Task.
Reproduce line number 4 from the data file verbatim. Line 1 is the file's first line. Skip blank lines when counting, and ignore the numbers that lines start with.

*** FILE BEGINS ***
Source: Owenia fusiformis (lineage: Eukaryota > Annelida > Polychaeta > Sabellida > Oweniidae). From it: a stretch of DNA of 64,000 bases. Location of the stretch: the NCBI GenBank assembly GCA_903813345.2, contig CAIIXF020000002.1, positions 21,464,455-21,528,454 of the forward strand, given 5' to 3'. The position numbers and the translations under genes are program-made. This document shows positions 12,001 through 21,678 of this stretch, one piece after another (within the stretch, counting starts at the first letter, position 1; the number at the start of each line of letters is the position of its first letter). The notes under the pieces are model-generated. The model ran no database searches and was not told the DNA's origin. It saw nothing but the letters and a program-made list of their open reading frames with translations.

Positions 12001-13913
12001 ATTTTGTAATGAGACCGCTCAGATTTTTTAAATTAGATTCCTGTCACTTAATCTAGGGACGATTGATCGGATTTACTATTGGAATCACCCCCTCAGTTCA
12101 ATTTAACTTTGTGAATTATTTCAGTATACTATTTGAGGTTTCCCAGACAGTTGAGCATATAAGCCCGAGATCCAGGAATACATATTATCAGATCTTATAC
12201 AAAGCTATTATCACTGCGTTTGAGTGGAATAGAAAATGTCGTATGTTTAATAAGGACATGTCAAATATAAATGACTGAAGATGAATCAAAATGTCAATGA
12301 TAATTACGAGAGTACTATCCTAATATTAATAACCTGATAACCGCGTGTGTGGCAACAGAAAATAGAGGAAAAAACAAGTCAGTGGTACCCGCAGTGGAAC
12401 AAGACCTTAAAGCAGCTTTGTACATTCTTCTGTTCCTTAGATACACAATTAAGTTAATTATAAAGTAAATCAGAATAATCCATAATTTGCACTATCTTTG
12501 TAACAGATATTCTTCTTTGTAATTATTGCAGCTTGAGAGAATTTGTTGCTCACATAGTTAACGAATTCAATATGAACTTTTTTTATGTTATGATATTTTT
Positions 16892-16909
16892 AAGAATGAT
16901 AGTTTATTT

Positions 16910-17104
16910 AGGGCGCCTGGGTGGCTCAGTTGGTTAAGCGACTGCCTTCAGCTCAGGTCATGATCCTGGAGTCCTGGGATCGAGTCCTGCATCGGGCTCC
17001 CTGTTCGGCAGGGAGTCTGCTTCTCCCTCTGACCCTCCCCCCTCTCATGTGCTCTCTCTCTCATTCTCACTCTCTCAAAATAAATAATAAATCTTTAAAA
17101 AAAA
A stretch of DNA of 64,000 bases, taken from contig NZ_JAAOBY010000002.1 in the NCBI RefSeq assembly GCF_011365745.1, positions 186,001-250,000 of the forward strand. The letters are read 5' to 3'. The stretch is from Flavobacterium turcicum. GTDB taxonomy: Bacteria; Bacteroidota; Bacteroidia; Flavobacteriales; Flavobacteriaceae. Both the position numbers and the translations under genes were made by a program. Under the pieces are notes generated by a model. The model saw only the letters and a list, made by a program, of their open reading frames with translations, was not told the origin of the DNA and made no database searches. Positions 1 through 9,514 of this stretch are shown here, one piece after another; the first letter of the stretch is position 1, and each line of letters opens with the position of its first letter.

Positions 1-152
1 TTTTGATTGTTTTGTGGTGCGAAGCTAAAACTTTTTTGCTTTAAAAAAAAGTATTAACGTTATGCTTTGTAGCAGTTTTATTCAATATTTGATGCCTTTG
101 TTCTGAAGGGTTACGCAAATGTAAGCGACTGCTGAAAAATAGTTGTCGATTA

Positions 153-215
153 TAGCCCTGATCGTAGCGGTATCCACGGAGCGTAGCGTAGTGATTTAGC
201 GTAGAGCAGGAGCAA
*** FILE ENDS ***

12101 ATTTAACTTTGTGAATTATTTCAGTATACTATTTGAGGTTTCCCAGACAGTTGAGCATATAAGCCCGAGATCCAGGAATACATATTATCAGATCTTATAC